'Growing hopelessness' grips 'forgotten' Somali refugees, warns UNHCR
GENEVA – Nearly one million Somalis in refugee camps in the Horn of Africa and the surrounding region face growing hopelessness as their displacement drags on for decades and donors become fatigued, a senior representative with UNHCR, the UN Refugee Agency, has warned.
“There is a growing sense of hopelessness in the camps, because people are feeling forgotten,” said Mohamed Abdi Affey, UNHCR’s Special Envoy on the Somali refugee situation.
The Somali refugee situation, now in its third decade, is among the most protracted in the world, with a third generation of refugees being born in exile. Nearly one million Somalis are displaced in the near region, and a further 1.1 million are displaced within Somalia itself.
Affey was speaking in Geneva after going to Somalia and visiting refugee camps in Djibouti, Kenya, Ethiopia and Uganda, where 905,060 Somali refugees live in a drawn out exile, some since the 1990s. Last month, he visited Yemen, where he witnessed the increasingly desperate conditions facing refugees in the war-torn country.
"Desperation is setting in and people are becoming angry.”
The Special Envoy said donor attention was drawn to other emergencies including Syria and South Sudan.
“There’s dwindling attention … because of the fact that it is protracted. The world is focused elsewhere, forgetting a very critical population,” he said.
“Meanwhile hunger is growing, meanwhile frustration is growing, meanwhile desperation is setting in and people are becoming angry.”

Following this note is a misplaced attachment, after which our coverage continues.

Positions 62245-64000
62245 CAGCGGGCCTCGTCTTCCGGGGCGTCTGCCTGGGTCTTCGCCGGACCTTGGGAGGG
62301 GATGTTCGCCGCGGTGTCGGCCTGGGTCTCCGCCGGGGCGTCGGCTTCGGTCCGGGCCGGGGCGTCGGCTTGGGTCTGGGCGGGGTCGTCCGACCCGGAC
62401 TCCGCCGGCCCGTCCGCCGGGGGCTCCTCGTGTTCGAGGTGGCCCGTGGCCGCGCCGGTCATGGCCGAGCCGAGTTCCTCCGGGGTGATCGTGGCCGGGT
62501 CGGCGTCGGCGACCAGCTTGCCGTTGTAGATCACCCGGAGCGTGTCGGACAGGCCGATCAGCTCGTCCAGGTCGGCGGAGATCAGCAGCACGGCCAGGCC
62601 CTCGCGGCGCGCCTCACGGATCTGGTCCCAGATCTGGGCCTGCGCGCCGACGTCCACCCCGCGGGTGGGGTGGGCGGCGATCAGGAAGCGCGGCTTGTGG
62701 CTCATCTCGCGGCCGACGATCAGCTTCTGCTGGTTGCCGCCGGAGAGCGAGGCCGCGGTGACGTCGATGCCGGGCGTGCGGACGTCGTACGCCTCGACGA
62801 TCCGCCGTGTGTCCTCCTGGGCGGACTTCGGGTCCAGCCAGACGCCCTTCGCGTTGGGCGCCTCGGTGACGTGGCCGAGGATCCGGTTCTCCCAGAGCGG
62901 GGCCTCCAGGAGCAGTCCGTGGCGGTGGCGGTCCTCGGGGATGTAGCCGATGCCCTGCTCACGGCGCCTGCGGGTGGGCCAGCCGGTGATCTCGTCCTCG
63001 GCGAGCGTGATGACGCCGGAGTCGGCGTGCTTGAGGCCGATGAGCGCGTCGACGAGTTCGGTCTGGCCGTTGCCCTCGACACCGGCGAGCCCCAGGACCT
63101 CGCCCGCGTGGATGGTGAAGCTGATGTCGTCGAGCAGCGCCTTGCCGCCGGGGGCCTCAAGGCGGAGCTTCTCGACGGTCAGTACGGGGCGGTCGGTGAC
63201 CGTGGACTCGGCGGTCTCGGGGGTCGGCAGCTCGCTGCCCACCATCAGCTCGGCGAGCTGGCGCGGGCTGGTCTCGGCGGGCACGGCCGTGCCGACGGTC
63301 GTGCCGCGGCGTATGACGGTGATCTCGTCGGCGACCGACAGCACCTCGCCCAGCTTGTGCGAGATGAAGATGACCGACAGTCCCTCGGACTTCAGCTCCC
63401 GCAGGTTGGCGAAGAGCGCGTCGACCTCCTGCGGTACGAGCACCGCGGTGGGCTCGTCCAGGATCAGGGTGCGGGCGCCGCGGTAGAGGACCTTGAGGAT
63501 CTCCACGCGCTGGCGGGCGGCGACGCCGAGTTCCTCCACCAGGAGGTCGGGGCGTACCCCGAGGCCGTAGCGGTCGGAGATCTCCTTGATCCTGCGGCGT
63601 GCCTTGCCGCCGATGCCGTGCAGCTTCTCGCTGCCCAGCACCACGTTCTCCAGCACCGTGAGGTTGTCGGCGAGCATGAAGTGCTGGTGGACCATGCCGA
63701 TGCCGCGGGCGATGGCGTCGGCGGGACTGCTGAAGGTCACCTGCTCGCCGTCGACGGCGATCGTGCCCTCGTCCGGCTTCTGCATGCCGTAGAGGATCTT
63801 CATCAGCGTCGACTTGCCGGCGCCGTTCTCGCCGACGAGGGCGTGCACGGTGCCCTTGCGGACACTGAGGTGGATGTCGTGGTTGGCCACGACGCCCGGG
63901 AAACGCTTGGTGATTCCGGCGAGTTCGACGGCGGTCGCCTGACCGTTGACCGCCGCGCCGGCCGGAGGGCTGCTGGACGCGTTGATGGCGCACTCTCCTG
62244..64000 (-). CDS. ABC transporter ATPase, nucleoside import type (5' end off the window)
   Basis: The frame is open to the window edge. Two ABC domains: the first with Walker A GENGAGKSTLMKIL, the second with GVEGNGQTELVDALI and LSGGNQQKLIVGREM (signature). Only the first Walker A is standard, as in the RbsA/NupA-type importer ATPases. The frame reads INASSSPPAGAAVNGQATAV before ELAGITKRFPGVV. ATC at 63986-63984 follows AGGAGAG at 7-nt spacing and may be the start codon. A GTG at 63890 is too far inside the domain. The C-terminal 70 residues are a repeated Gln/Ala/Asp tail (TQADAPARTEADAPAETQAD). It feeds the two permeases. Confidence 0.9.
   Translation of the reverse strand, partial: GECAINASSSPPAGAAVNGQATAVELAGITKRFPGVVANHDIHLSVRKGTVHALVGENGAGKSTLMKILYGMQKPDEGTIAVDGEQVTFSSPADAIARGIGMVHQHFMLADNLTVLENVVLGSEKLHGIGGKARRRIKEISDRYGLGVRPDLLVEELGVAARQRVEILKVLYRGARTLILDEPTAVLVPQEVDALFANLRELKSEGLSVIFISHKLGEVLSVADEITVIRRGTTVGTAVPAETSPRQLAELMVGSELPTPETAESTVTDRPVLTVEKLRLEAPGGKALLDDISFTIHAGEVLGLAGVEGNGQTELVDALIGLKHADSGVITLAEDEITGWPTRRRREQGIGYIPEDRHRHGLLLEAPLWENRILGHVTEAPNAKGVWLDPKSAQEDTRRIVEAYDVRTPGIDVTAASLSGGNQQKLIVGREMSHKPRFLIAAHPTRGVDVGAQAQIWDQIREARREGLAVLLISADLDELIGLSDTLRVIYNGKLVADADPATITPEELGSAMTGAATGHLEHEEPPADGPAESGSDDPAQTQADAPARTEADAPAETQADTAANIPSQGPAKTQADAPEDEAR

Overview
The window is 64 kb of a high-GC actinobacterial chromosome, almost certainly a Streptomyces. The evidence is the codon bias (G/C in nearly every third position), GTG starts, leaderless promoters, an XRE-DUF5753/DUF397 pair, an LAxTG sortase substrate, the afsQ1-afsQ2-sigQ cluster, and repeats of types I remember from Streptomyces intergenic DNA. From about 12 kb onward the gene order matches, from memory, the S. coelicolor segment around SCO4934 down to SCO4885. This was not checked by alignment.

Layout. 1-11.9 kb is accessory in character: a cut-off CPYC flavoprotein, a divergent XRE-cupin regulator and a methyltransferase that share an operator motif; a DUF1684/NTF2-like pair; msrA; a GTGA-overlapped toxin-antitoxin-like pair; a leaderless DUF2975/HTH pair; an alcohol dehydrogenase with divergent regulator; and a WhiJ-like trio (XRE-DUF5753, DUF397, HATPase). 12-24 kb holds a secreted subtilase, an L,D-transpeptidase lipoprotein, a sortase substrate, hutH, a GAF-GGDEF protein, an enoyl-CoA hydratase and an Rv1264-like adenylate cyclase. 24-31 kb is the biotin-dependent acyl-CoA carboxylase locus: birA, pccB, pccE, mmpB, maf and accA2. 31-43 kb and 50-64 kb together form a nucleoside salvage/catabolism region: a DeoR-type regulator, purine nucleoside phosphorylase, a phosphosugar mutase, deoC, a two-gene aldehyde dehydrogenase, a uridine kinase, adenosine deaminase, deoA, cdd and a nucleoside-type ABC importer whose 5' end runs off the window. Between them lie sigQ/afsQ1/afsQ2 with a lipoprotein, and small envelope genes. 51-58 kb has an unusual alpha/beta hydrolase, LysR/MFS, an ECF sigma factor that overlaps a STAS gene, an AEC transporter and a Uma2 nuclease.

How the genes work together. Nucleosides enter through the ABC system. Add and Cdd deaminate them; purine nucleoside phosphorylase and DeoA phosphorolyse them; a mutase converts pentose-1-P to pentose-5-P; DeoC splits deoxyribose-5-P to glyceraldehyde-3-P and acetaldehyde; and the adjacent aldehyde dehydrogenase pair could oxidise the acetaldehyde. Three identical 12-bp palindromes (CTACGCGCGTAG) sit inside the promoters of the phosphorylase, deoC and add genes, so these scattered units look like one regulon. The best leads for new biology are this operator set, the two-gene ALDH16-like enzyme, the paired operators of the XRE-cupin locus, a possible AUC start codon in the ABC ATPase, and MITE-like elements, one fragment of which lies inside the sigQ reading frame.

As the situation draws on for decades, Affey said that refugees in the camps faced challenges ranging from dwindling food rations as a drought builds in East Africa to limited access to education and skills training, particularly for the youth.
“Refugees should be skilled enough, trained to prepare them for an eventual return so that they can participate in the reconstruction of their country. So that they don’t go back after 30 years, without skills, within the camps we must create these conditions and possibilities.”
Since UNHCR started supporting voluntary return of Somali refugees in Kenya in 2014, a total of 39,316 have returned to their country.
While acknowledging that security and socio-economic conditions in many parts of Somalia are not right for large-scale returns, Affey appealed to the international community to redouble efforts to bring stability to the country which has seen nearly two-and-a-half decades of armed conflict.
“There has been some real progress in Somalia over the past few months, including the successful organization of elections inside the country. What’s needed now is to build up infrastructures across the country so refugees do not suffer when they go back,” said Affey, who previously served as the Deputy Foreign Affairs Minister in Kenya.
“Nobody wants to be a refugee for ever,”
To rally international support for Somali refugees, UNHCR is backing a regional summit which will be led by the Intergovernmental Authority on Development in Eastern Africa in March 2017. It aims to identify lasting solutions for Somali refugees.
“Nobody wants to be a refugee for ever,” said Affey. “A regional solution is the most viable solution for the Somali situation.”
A regional response will include providing continued protection to 262,000 Somali refugees in Dadaab refugee camp complex in north-east Kenya which has been hosting people fleeing violence in neighbouring Somalia for more than two decades.
Following the Government of Kenya’s decision in 2016 to close Dadaab Camp, UNHCR presented a plan of action at the meeting of the Tripartite Commission - comprising Kenya, Somalia and UNHCR - and an agreement was reached with the Kenyan government to delay the closure.
UNHCR reiterated its continued commitment to supporting the Kenyan government in its protection of Somali refugees while exploring options for durable solutions to end the refugees’ protracted displacement, including voluntary repatriation to Somalia.